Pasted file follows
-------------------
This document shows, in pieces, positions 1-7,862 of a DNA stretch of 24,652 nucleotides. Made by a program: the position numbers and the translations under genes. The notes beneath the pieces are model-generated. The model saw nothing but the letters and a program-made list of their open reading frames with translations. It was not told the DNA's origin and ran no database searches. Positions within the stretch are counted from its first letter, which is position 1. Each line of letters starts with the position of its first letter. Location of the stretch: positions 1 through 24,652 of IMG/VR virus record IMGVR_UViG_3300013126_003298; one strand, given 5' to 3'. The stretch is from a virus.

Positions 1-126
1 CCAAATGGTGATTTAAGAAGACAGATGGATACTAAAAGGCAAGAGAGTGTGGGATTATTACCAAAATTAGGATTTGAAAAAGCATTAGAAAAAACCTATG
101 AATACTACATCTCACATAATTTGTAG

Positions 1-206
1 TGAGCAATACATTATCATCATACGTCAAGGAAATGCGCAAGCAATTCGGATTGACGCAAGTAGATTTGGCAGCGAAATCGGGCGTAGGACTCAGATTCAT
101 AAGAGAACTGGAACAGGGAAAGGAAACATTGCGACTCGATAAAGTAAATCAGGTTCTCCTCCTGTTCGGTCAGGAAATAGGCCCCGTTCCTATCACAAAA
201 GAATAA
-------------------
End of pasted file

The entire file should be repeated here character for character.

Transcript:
This document shows, in pieces, positions 1-7,862 of a DNA stretch of 24,652 nucleotides. Made by a program: the position numbers and the translations under genes. The notes beneath the pieces are model-generated. The model saw nothing but the letters and a program-made list of their open reading frames with translations. It was not told the DNA's origin and ran no database searches. Positions within the stretch are counted from its first letter, which is position 1. Each line of letters starts with the position of its first letter. Location of the stretch: positions 1 through 24,652 of IMG/VR virus record IMGVR_UViG_3300013126_003298; one strand, given 5' to 3'. The stretch is from a virus.

Positions 1-126
1 CCAAATGGTGATTTAAGAAGACAGATGGATACTAAAAGGCAAGAGAGTGTGGGATTATTACCAAAATTAGGATTTGAAAAAGCATTAGAAAAAACCTATG
101 AATACTACATCTCACATAATTTGTAG

Positions 1-206
1 TGAGCAATACATTATCATCATACGTCAAGGAAATGCGCAAGCAATTCGGATTGACGCAAGTAGATTTGGCAGCGAAATCGGGCGTAGGACTCAGATTCAT
101 AAGAGAACTGGAACAGGGAAAGGAAACATTGCGACTCGATAAAGTAAATCAGGTTCTCCTCCTGTTCGGTCAGGAAATAGGCCCCGTTCCTATCACAAAA
201 GAATAA